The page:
Project War Room Etiquette

The idea of a war room is to physically gather an entire project team into a ‘single location’ to facilitate communication, problem solving, risk mitigation and status reporting.

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Command centers or mission control rooms, centralized and purpose-built project meeting spaces provide a dedicated location for project teams and stakeholders to co-locate and visually communicate the activities associated with the execution of critical projects. This central location can be physical, virtual or some combination of the two based on the specifics of the organization’s business structure and/or resource.
It must simultaneously centralize focus, increase awareness, aid in decision-making and facilitate project execution actions. Consider the design of your project war room successful when a person unfamiliar with the project can enter the room and grasp the current status and next steps of the effort within five minutes.

While not focused on winning an armed conflict (thankfully!), project management war rooms provide much of the same knowledge sharing and decision-making benefits of their military counterpart:

– Direct, as-needed, verbal communications between team members rather than a reliance on phone conversations, emails or the need for separate meetings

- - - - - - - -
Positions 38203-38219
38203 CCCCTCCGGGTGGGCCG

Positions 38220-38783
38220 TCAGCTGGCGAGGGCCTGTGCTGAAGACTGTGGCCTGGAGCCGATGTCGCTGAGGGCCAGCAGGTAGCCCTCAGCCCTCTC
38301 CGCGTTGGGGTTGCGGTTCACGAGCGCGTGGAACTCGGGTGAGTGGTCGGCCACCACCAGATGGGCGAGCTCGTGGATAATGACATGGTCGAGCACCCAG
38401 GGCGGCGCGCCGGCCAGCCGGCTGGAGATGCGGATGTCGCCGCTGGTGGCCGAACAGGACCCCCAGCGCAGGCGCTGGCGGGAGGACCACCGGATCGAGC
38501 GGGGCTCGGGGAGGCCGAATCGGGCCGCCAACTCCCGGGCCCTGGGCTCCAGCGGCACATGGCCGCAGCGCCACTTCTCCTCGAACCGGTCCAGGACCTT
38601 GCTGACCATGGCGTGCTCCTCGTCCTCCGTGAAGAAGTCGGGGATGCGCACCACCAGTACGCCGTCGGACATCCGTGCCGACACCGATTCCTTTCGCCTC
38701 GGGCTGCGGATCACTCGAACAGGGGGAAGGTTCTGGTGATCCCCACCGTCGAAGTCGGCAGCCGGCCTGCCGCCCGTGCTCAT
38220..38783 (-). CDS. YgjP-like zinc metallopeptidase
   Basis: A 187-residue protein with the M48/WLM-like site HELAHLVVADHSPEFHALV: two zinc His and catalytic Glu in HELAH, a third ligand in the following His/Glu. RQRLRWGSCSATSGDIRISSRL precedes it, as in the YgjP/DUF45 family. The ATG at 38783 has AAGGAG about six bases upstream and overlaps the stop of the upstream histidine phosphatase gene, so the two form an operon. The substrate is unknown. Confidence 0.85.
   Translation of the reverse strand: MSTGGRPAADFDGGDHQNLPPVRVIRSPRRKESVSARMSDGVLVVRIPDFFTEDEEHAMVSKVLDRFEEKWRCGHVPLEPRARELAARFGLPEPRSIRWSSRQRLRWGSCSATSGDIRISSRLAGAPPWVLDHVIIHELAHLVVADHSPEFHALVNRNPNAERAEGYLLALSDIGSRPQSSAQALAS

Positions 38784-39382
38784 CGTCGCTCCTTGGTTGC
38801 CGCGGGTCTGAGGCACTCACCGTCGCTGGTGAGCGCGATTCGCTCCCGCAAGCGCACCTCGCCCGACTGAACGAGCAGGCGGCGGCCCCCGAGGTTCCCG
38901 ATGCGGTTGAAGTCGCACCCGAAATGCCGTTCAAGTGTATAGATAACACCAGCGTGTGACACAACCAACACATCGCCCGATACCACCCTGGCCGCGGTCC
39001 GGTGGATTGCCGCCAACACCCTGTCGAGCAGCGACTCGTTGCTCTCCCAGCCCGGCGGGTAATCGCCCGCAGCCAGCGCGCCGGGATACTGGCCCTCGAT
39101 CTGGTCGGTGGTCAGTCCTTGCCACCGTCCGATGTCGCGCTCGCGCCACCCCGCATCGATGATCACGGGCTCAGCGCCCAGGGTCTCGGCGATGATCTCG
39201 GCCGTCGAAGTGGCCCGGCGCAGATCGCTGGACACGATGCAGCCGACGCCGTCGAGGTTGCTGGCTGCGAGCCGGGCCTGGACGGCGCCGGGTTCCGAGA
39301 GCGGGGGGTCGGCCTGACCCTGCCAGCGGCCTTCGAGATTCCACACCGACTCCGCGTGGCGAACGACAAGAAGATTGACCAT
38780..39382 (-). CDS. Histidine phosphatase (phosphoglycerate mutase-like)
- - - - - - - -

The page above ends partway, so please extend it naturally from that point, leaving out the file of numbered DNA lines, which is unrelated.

– Heightened sense of team commitment, togetherness and feeling of shared responsibility
– Complete focus on the effort and its end-goal rather than “business-as-usual” or daily operations
– A controlled, single-source hub of information for leaders, contributors, stakeholders and interested lay-people
– Increased awareness of performance or other important metrics

In a nutshell, the Project War Room is essentially a room-sized communication tool. Everything in the room is visible to anyone in the organization. Project team members, who work in the room for the duration of the project, call it home. They can also see and hear what everyone else in the room is working on, which creates a self-sustaining culture of accountability. Project stakeholders, who visit the room on a regular basis, can quickly get up to speed on progress, current status and any issues that may be facing the team. This allows them to engage and participate immediately, rather than waiting for a dedicated status meeting. Team should utilize a “Do Not Disturb” sign to reduce distractions when focused work or critical meetings are taking place. It should be noted that private or confidential conversations should not be held in the war room.

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